22. 22. AModernHistoryofInternationalAssociationMeetings 22 The Association Meetings Market 1963-2012 10. Estimated total number of participants per country Rank Country 63-67 68-72 73-77 78-82 83-87 88-92 93-97 98-02 03-07 08-12 1 U.S.A. 338,172 455,008 540,745 649,590 888,368 1,029,241 1,100,921 1,536,800 1,605,178 1,848,110 2 Germany 147,869 165,096 197,307 292,524 390,381 403,091 510,703 751,322 998,438 1,315,551 3 Spain 61,540 75,646 82,778 103,133 139,599 285,962 358,641 626,936 899,161 1,105,736 4 France 141,603 157,587 195,062 243,012 265,490 447,400 525,922 689,849 874,358 964,531 5 Italy 105,195 112,844 135,165 175,954 231,493 299,539 376,459 612,524 769,424 933,209 6 U.K. 128,114 205,158 206,123 249,496 303,898 345,990 518,709 604,846 662,162 814,830 7 Canada 80,752 85,317 155,824 231,474 260,873 307,020 432,272 446,895 545,825 715,483 8 Brazil 20,793 16,220 41,216 94,510 88,277 161,276 188,560 314,989 536,322 672,461 9 Austria 76,003 65,579 83,211 116,435 121,632 161,931 225,691 288,164 528,678 661,813 10 China-P.R. - - 214 1,304 20,495 65,644 107,182 202,357 460,332 627,239 11 Japan 108,151 112,100 126,173 220,252 205,388 363,871 410,725 497,279 673,766 625,740 12 Netherlands 76,910 94,630 109,677 110,842 176,286 292,539 328,487 436,053 406,772 619,291 13 Rep, of Korea 16,316 19,342 11,130 38,132 60,431 123,839 178,587 231,394 368,410 565,947 14 Sweden 95,391 46,354 64,682 89,180 107,297 185,502 205,684 312,084 346,372 528,492 15 Australia 31,375 63,910 62,903 64,311 124,860 200,974 291,290 417,747 440,555 521,065 16 Argentina 26,206 45,518 45,129 36,683 66,818 85,200 121,161 208,048 269,121 444,297 17 Switzerland 46,979 90,118 104,917 106,856 139,018 146,145 194,596 277,086 354,359 430,710 18 Turkey 4,167 12,142 13,604 9,149 13,981 28,179 96,563 115,599 253,687 423,885 19 Mexico 36,200 111,941 84,992 91,145 49,937 85,500 152,282 211,958 382,490 405,943 20 Portugal 9,475 16,628 8,393 27,674 47,510 71,939 120,679 192,735 331,145 391,748 Other 1,617,890 2,094,860 2,510,162 3,253,888 4,006,410 5,232,499 6,918,820 9,696,394 13,499,187 17,005,103 Totals 2,069,060 2,707,543 3,141,762 4,048,112 4,997,936 6,816,187 9,018,874 12,596,377 17,325,864 21,962,221 The estimated total number of participants to international meetings per country is calculated by multiplying the total number of meetings in a specific country with the average number of participants per meeting in the same country. This formula enables meetings where no accurate figures are known to be included in the estimated total. With the numbers of meetings going up we can see a trend in growing total numbers of participants, despite the average meeting size getting smaller. Over the last 50 years the U.S.A. has claimed a steady pole position which is consistent with their ranking by numbers of meetings organised. The U.S.A. has hosted an estimated total number of participants of 1.848.110 in the 5-year period 2008-2012. Germany and Spain were respectively second and third in this same period, both attracting more than 1 million international association meeting delegates. Remarkable risers in this top 20 ranking are: Brazil, China-P.R., Republic of Korea, Turkey and Portugal.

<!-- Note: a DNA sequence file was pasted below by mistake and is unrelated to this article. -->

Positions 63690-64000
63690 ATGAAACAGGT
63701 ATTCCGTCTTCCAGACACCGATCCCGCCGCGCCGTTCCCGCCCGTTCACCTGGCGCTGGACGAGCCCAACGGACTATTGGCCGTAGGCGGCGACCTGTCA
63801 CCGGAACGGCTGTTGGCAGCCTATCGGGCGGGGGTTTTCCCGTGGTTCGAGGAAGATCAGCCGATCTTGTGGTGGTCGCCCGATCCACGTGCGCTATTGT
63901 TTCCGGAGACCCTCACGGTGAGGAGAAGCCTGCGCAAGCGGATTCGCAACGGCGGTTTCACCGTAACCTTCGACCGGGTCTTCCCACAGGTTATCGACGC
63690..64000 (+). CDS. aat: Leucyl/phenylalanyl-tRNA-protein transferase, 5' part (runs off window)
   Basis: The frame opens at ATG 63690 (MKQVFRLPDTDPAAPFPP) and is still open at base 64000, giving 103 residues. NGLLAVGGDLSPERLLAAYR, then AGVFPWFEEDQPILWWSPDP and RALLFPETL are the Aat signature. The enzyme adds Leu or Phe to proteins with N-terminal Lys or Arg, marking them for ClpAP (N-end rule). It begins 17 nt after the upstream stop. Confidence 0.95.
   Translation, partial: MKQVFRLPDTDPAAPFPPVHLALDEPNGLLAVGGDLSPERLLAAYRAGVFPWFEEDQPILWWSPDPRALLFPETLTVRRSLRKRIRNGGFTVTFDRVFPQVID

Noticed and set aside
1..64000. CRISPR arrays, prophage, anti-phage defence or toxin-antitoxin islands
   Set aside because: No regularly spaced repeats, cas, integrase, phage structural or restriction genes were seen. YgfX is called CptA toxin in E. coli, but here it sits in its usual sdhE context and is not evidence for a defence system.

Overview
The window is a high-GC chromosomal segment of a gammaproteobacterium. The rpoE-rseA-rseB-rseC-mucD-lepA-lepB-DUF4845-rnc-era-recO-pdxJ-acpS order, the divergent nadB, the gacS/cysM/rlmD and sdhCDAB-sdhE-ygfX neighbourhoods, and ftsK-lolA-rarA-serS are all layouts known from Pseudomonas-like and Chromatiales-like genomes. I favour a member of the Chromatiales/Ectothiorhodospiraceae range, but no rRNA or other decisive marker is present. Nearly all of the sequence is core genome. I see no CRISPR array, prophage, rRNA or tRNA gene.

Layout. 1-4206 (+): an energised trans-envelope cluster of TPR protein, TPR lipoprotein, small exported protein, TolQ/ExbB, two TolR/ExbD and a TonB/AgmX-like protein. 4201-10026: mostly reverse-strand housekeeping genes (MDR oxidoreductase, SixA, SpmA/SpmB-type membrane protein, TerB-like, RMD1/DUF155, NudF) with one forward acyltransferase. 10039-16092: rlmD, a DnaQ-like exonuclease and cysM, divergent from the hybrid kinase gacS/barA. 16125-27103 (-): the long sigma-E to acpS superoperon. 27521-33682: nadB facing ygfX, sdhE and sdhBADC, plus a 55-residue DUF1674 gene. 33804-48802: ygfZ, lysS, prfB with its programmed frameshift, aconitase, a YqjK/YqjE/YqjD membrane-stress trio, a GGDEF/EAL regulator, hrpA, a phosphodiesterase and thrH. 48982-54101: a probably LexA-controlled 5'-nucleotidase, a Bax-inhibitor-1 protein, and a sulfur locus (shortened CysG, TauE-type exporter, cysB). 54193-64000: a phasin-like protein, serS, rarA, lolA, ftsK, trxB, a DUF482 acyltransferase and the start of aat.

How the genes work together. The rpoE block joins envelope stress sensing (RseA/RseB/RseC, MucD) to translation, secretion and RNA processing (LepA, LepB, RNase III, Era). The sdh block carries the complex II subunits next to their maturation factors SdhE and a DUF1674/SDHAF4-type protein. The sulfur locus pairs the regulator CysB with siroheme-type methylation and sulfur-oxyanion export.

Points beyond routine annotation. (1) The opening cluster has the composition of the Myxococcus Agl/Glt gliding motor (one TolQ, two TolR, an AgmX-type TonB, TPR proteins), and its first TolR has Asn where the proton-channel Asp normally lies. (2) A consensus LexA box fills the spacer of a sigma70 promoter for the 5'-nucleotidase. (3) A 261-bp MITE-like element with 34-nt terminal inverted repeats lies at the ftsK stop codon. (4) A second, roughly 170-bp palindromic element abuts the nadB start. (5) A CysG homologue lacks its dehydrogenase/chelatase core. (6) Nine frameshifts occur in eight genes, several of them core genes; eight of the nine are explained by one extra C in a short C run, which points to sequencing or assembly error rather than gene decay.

23. 23. 23 AModernHistoryofInternationalAssociationMeetings The Association Meetings Market 1963-2012 11. Estimated total number of participants per city Rank City 63-67 68-72 73-77 78-82 83-87 88-92 93-97 98-02 03-07 08-12 1 Barcelona 16,384 20,521 13,775 21,815 32,662 87,754 133,883 280,458 360,417 519,159 2 Vienna 65,638 49,669 59,963 92,424 95,100 129,080 170,460 227,984 424,864 516,581 3 Berlin 13,089 28,389 29,002 50,822 79,254 106,492 175,320 243,849 328,891 470,076 4 Paris 78,607 67,235 96,098 141,912 115,555 189,717 216,540 272,430 473,649 448,881 5 Amsterdam 38,180 49,010 57,027 53,554 89,988 154,300 165,056 239,368 219,880 396,072 6 Istanbul 4,167 9,702 10,233 7,928 13,481 19,731 75,642 84,644 201,511 357,476 7 Singapore 2,289 21,845 13,485 33,258 60,170 85,860 88,188 143,547 257,922 331,588 8 Stockholm 81,274 27,348 41,803 55,308 64,923 108,929 129,255 190,140 175,151 324,100 9 London 78,254 107,656 108,297 94,032 108,959 90,589 119,820 147,402 196,834 292,477 10 Buenos Aires 14,381 31,345 41,524 33,043 53,256 65,307 84,597 163,064 198,017 290,188 11 Copenhagen 51,830 29,001 46,524 38,472 46,332 60,148 122,698 130,549 228,188 288,965 12 Seoul 16,316 19,342 10,730 35,232 54,174 117,423 151,613 168,073 235,196 287,070 13 Beijing - - - 607 16,910 48,477 85,174 112,112 229,514 275,591 14 Bangkok 14,681 10,399 25,502 26,600 48,753 40,845 72,813 91,061 206,066 249,979 15 Lisbon 8,759 7,367 7,818 20,542 33,492 49,264 79,510 128,918 208,110 245,965 16 Prague 73,457 46,438 20,478 15,731 14,471 48,055 85,512 133,722 259,445 243,762 17 Rome 45,236 32,539 28,266 49,448 57,810 65,703 79,682 135,797 175,274 238,450 18 Hong Kong 12,396 7,101 21,222 26,022 22,549 72,403 133,219 110,625 162,073 236,775 19 Milan 3,038 12,895 13,369 14,991 34,769 34,437 56,518 58,822 94,650 230,992 20 Madrid 42,708 47,822 44,753 56,164 66,551 104,102 113,487 153,455 230,705 214,736 Other 1,800,639 2,494,639 2,923,100 3,764,303 4,602,125 6,175,330 8,038,648 11,373,24315,296,643 19,449,936 Totals 2,069,060 2,707,543 3,141,762 4,048,112 4,997,936 6,816,187 9,018,874 12,596,37717,325,864 21,962,221 Please note that the formula to create this ranking is different than the one used to calculate the estimated total number of participants per region and country. This ranking is calculated by taking the sum of all the participant numbers per city stored in ICCA Association Database, making it a low estimate, since meetings without stored participants numbers are left out of the calculation.